BISMARCK — A North Dakota Senate committee charged with drafting legislation to implement the state constitution's new ethics rules is expected to send a bill to the full chamber early next week, its chairman said Friday, April 12.

But Minot Republican Sen. David Hogue said there are some disagreements still lingering over defining gifts that lobbyists can't give to public officials. The new constitutional language allows a yet-to-be appointed ethics commission to have a say and delays the ban's effective date by two years.

Voters approved the ethics measure during last year's election, setting up legislative debates over how to enact the new rules.

The Senate committee is considering a House-approved bill while a House committee ponders a bill passed by senators. The House committee's chairman, Fargo Republican Rep. Jim Kasper, said they're waiting to see what the Senate may approve.

Friday marked Day 66 of the 2019 session, which is capped at 80 days. In a sign of lawmakers' urgency at the finish line, Republican majority leaders said they planned multiple daily floor sessions next week.

WDAY logo
listen live
watch live

Battle for F-M diversion funding to continue in conference committee

Lawmakers are expected to continue the debate over funding the massive Fargo-Moorhead flood diversion in a House-Senate conference committee.

The House approved a package of water projects Friday that includes an extra $133 million for the diversion of the Red River, bumping up the state's commitment to $703 million. Backers of the project continue to seek $870 million from the state of North Dakota for the $2.75 billion undertaking.

Rep. Jim Schmidt, R-Huff, expected the diversion to be "the major discussion item" in the water budget bill when it goes before a conference committee. Those panels are made up of members of both chambers to craft compromises before a bill's final passage.

The Senate earlier this session signed off on $703 million for Fargo flood control, which Fargo Republican Rep. Thomas Beadle said "doesn't get the project done."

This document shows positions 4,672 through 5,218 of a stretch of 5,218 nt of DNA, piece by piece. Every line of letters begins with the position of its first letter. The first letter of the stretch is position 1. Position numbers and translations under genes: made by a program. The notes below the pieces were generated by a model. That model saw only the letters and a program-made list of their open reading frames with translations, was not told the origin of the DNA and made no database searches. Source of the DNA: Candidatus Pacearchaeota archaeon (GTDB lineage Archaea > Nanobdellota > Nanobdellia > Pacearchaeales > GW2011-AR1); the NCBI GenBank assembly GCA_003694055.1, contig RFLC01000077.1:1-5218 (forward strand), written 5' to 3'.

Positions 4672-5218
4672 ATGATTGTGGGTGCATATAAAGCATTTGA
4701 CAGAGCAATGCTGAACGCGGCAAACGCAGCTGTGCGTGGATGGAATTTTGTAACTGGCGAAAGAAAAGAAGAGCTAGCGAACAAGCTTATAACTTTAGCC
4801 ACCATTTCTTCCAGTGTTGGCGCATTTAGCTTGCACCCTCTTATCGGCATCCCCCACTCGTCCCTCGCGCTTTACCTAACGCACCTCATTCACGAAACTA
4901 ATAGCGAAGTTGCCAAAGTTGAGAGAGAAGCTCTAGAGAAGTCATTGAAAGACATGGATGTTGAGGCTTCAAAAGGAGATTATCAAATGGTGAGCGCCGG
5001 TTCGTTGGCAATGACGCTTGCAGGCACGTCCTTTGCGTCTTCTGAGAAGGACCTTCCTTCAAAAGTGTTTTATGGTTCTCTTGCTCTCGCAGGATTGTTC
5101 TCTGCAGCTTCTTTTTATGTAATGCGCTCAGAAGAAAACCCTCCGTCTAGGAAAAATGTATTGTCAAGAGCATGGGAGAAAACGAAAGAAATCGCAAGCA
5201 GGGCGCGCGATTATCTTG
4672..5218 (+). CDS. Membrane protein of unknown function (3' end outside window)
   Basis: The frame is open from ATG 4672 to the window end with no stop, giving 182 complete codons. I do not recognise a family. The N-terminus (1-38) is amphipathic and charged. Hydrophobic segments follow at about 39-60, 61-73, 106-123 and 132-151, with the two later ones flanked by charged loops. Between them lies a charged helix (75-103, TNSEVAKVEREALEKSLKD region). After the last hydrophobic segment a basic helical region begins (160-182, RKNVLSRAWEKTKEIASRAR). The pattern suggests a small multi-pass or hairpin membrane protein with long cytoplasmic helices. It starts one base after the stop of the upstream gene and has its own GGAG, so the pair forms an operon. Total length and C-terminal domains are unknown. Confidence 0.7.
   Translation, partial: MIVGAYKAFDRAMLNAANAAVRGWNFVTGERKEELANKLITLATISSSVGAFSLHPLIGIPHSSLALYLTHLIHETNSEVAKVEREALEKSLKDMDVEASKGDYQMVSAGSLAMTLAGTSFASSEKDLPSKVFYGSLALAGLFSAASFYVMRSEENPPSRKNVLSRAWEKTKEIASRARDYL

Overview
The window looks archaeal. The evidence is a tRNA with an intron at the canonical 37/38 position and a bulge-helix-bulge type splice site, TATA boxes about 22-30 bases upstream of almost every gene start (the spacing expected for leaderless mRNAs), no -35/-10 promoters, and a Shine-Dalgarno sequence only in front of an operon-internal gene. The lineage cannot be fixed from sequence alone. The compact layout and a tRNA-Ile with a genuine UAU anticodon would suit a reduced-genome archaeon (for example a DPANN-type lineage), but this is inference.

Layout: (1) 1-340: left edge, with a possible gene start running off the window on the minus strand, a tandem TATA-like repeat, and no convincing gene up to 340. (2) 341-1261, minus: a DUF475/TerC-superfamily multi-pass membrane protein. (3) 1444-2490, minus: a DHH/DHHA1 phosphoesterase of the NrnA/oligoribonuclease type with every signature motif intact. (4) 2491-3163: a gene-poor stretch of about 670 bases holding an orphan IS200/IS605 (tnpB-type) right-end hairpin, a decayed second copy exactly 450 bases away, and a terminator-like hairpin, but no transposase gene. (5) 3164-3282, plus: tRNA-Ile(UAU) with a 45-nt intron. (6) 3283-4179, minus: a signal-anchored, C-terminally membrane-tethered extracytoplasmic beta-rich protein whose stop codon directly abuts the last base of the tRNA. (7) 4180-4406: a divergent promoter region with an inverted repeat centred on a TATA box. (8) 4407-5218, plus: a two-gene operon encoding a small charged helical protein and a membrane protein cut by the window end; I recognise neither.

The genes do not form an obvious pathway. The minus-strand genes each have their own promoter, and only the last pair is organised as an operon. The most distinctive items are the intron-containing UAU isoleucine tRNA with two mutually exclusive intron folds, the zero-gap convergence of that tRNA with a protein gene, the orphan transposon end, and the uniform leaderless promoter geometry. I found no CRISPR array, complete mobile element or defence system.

"We need an increased commitment from the state above where we're at now in order for this project to get done in a timely manner without adding additional costs," he said.

Schmidt expected the conference committee to start deliberations next week.

House approves boat fees to fight aquatic invaders

North Dakota House lawmakers approved new motorboat fees to help fund efforts to fight the spread of aquatic nuisance species like zebra mussels Friday.

Senate Bill 2293 imposes a $15 fee for boats licensed in the state to be paid every three years. It also adds an annual $15 fee for motorboats operated on North Dakota waters that aren't licensed here.

A Game and Fish Department official previously said the new money would allow for increased education, inspections, enforcement and monitoring.

The fees are expected to raise $1.3 million in the 2019-21 biennium. The Senate will need to approve House changes before the bill's final passage.

House passes bill creating new concealed carry license

The North Dakota House has passed a resurrected proposal creating a new, more stringent type of concealed weapons license that would allow people to pack heat at public gatherings.

Senate Bill 2172 was amended to include provisions written in a bill that was earlier approved by the House but defeated in the Senate. It would create a "Class 1 exempt" license that would require training equivalent to what police officers receive.

Holders of the new licenses would be exempt from a state law banning possession of weapons at public gatherings, which includes schools, churches, public buildings and sporting events. But those facilities could still prohibit guns on the property, said Mandan Republican Rep. Todd Porter, chairman of the House Energy and Natural Resources Committee.

The House approved the bill Thursday, but it's scheduled to be debated in a conference committee with members from both chambers.

Burgum signs bills on sexual extortion, rapist parent rights

Gov. Doug Burgum signed legislation Thursday outlawing "sexual extortion" and allowing judges to terminate rapists' parental rights.

Senate Bill 2273 is aimed at people who threaten another person in an attempt to coerce them into sex, including by threatening to release intimate photos of the victim.

Penalties depend on the victim's age and whether they comply with the extortionist's demands. At most, the crime would carry Class B felony charges and requirements to register as a sex offender.

The Republican governor also signed Senate Bill 2185, allowing judges to terminate the parental rights of somebody who pleaded guilty to or was convicted of a rape that led to a child's birth if it's in the child's best interest.

Both bills take effect Aug. 1.

Record-sealing bill signed by Burgum

People with a criminal past who stay out of trouble for several years will be able to petition for their records to be sealed under a bill signed by Burgum Thursday.

House Bill 1256 covers a wider set of crimes than the DUI records bill the governor already signed. But it doesn't apply to felonies involving violence or intimidation during the period in which the offender is ineligible to possess a firearm, or to offenses that require sex offender registration.

The bill takes effect Aug. 1.